Larry Weisman has followed the recent controversy over the William F. Cribari Bridge with interest.
The longtime Westporter reads “068880” comments too. One in particular drew his attention.
A preservation-minded reader referred to ‘’the statute’’ that controls the authority of the Connecticut Department of Transportation to prohibit truck traffic on a state highway.
Without quoting the statute, the commenter implied that it supports his argument for preservation as the only (or best) way to limit truck traffic on the bridge.
Weisman — an attorney — went to work. He found what he believes is the law: Section 14-298 of the Connecticut GeneraI Statutes.
Based on his reading — and in part on a successful campaign in Darien to ban trucks near I-95 — Weisman believes that the statute clearly allows the DOT to prohibit truck traffic under the same circumstances prevailing at the Cribari Bridge: “for the protection and safety of the public” whenever the route is “geographically located so that it could be utilized as a through truck route.”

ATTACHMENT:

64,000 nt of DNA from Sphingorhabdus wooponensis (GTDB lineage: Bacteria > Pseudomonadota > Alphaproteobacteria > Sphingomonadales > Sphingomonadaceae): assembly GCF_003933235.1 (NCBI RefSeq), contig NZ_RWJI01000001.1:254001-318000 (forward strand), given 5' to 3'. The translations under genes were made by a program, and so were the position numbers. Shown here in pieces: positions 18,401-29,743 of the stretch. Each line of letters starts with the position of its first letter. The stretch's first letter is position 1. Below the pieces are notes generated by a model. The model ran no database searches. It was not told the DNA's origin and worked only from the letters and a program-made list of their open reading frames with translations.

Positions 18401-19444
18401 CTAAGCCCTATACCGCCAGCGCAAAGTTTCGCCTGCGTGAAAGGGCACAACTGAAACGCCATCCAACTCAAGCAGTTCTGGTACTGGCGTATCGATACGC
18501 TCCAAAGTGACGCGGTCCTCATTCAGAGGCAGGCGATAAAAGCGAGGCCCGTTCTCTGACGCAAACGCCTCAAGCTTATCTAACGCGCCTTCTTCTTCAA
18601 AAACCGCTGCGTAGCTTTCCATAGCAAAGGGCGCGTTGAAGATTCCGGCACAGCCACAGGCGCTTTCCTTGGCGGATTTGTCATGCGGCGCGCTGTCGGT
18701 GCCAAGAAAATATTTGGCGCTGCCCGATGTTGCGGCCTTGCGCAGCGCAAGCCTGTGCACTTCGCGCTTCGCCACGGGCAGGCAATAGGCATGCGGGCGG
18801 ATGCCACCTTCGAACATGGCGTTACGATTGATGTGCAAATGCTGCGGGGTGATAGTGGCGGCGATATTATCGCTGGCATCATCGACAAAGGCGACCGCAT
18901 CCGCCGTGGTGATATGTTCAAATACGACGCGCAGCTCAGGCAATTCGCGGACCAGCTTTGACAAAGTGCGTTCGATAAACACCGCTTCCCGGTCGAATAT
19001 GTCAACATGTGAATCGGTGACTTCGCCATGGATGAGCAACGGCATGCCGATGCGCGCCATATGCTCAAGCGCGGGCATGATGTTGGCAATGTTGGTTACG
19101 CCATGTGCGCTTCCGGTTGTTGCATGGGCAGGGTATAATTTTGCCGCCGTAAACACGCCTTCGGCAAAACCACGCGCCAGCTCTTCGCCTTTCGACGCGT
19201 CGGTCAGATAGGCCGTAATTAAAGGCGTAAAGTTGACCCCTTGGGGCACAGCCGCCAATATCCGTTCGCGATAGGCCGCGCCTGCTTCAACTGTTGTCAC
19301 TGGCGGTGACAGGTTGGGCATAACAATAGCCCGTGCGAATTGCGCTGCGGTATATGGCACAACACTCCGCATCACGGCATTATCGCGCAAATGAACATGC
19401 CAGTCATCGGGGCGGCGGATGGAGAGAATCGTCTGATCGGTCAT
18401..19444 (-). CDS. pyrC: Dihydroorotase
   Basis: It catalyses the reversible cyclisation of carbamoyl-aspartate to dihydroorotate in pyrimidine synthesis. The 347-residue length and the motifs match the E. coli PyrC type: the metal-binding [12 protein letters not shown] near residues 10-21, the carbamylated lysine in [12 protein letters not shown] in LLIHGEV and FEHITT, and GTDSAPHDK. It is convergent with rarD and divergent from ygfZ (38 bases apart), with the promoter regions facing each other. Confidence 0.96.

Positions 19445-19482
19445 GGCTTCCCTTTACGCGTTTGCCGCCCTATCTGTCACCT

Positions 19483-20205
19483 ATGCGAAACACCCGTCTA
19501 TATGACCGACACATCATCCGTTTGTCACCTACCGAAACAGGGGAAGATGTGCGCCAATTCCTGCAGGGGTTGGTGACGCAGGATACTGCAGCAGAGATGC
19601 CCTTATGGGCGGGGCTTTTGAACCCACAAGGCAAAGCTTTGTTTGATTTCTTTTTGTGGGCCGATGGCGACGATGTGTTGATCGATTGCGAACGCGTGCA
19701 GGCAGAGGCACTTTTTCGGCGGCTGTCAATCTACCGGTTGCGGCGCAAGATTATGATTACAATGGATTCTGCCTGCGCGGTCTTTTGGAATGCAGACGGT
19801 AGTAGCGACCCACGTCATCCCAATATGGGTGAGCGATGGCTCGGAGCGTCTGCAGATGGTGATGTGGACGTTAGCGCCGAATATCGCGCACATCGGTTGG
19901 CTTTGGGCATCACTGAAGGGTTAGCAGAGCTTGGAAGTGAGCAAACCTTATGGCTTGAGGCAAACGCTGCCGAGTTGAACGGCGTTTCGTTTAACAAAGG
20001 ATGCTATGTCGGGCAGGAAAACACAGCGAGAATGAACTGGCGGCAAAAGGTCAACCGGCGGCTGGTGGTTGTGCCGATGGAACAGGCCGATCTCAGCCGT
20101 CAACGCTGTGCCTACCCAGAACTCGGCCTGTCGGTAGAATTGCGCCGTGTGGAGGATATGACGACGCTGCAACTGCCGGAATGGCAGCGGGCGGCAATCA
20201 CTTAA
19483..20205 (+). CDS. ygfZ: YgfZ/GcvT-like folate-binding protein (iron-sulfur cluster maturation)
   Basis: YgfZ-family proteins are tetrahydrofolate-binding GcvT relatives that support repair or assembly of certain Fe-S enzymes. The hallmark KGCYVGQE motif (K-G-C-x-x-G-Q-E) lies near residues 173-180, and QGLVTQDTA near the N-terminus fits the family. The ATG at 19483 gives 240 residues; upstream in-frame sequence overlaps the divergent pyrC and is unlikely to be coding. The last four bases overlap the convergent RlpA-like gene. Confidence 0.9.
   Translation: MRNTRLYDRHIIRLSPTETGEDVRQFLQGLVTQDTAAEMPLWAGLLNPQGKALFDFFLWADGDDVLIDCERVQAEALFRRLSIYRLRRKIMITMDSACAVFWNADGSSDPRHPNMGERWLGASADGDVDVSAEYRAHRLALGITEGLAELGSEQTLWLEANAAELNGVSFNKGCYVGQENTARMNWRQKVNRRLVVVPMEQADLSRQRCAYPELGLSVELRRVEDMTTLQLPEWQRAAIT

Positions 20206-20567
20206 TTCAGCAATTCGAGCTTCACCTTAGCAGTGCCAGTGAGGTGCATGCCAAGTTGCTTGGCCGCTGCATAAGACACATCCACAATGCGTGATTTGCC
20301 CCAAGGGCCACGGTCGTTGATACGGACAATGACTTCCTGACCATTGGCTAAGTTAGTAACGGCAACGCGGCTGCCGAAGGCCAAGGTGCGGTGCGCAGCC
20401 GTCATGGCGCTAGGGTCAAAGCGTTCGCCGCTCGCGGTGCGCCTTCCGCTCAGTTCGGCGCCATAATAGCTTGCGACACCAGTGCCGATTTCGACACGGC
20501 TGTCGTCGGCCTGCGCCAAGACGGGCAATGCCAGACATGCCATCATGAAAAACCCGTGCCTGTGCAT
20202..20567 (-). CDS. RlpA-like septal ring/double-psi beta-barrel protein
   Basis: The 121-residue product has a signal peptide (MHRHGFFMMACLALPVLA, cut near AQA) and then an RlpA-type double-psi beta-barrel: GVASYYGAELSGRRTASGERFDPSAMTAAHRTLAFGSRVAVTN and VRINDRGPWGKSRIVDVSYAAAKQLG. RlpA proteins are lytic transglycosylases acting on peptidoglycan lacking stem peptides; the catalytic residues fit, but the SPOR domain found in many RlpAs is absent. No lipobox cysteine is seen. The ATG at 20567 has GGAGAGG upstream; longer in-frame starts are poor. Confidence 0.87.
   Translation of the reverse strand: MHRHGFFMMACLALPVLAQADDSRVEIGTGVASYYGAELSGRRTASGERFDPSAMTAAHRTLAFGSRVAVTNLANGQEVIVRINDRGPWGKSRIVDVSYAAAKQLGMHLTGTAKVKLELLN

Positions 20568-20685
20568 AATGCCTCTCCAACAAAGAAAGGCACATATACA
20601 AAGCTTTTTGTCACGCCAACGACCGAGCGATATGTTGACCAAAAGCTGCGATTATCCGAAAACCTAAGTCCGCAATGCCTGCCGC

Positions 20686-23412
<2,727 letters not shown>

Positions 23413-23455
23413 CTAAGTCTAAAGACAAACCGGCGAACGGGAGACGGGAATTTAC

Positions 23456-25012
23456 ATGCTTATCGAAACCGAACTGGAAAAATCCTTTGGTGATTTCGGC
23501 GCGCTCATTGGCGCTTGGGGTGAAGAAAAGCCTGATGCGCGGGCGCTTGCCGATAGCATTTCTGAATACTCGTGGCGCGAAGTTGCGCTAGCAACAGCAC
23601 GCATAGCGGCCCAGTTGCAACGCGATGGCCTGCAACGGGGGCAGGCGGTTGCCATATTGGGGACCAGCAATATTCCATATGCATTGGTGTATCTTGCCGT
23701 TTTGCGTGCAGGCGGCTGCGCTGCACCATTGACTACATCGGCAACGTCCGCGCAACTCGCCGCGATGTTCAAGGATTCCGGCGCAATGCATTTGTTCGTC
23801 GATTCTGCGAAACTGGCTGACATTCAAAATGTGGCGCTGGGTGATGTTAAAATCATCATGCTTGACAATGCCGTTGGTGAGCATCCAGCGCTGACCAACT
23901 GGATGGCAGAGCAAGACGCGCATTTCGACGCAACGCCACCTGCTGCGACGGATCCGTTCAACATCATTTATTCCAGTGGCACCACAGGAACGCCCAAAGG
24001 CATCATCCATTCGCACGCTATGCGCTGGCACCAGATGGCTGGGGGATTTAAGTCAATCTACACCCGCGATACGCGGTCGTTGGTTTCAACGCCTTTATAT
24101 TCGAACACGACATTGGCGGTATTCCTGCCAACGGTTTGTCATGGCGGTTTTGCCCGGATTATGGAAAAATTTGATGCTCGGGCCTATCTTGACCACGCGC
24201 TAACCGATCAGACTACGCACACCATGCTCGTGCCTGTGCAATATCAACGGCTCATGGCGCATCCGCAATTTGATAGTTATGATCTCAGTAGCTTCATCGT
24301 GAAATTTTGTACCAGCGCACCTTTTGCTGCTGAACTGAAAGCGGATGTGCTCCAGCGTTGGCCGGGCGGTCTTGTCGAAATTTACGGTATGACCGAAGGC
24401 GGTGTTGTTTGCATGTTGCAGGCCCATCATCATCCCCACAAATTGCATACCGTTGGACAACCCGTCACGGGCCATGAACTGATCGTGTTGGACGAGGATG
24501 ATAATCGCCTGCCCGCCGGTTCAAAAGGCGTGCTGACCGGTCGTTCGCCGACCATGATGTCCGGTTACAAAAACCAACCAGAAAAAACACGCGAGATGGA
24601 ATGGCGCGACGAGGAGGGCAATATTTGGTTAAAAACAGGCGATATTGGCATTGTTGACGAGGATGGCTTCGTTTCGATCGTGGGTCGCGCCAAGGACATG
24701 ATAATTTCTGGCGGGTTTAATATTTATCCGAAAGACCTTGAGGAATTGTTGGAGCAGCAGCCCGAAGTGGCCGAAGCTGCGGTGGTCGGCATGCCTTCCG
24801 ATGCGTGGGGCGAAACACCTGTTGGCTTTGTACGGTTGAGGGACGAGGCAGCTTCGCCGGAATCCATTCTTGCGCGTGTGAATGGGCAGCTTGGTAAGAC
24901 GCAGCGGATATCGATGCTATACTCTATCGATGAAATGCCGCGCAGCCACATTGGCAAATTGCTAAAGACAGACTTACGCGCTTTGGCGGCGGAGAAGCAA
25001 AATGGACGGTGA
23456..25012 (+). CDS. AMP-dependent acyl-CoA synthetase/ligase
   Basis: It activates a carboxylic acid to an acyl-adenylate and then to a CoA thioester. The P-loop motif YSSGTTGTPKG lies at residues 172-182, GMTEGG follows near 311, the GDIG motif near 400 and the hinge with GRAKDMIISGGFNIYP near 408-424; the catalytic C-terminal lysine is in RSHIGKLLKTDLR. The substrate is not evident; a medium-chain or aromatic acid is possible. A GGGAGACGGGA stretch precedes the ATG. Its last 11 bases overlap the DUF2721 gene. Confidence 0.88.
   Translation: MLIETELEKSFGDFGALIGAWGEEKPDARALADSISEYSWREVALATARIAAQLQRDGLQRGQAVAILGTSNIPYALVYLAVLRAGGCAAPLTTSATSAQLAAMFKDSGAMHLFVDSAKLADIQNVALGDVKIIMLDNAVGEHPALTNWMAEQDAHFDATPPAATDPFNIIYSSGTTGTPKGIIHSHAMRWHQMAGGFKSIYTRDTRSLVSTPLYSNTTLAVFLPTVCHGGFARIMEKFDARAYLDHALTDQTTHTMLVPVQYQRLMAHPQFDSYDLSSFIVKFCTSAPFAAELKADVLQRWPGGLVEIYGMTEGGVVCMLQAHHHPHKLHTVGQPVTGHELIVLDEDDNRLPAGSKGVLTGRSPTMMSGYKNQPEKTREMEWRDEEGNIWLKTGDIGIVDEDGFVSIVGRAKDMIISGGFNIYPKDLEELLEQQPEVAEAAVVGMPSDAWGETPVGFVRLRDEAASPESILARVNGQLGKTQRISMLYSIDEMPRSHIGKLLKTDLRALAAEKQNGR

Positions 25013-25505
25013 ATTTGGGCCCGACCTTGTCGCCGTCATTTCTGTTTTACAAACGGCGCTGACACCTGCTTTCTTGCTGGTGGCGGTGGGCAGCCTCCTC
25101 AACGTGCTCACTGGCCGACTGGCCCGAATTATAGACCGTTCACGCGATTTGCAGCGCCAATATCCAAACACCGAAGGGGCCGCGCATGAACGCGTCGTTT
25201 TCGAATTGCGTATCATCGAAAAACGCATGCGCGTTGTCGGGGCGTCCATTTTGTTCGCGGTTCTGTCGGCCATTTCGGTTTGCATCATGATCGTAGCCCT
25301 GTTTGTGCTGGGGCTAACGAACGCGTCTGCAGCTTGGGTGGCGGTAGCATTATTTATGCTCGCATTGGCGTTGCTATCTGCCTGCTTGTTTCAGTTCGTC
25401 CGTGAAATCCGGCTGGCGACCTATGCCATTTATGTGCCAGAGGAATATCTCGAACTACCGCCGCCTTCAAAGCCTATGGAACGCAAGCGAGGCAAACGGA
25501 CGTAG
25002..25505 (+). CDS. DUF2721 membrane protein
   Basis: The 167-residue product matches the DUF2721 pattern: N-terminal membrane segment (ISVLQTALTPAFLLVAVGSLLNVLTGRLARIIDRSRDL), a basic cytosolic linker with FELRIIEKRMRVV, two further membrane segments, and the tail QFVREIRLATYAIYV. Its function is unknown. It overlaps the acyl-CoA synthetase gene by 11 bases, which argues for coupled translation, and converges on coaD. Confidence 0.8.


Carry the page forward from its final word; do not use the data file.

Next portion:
Weisman found that among the physical characteristics to be assessed in determining whether the protection and safety of the public is at risk are: “road width and configuration, sight line restrictions, roadside character and development, number and character of intersecting streets and highways, traffic control devices, volume and character of traffic, and established speed limits.’’
I-95 is just out of this aerial view. According to Larry Weisman, Connecticut Department of Transportation regulations can prohibit through truck traffic on even a newly remodeled Cribari Bridge.
“Not only is there nothing here that would prevent prohibition of trucks on that portion of Route 136 which utilizes the bridge,” Weisman says, “but the bridge meets almost every criterion for such a prohibition and the statute effectively counters the argument that retaining our substandard bridge is the best (or only) way to address the issue.”
Click here for Connecticut DOT’s “Through Truck Prohibitions” page.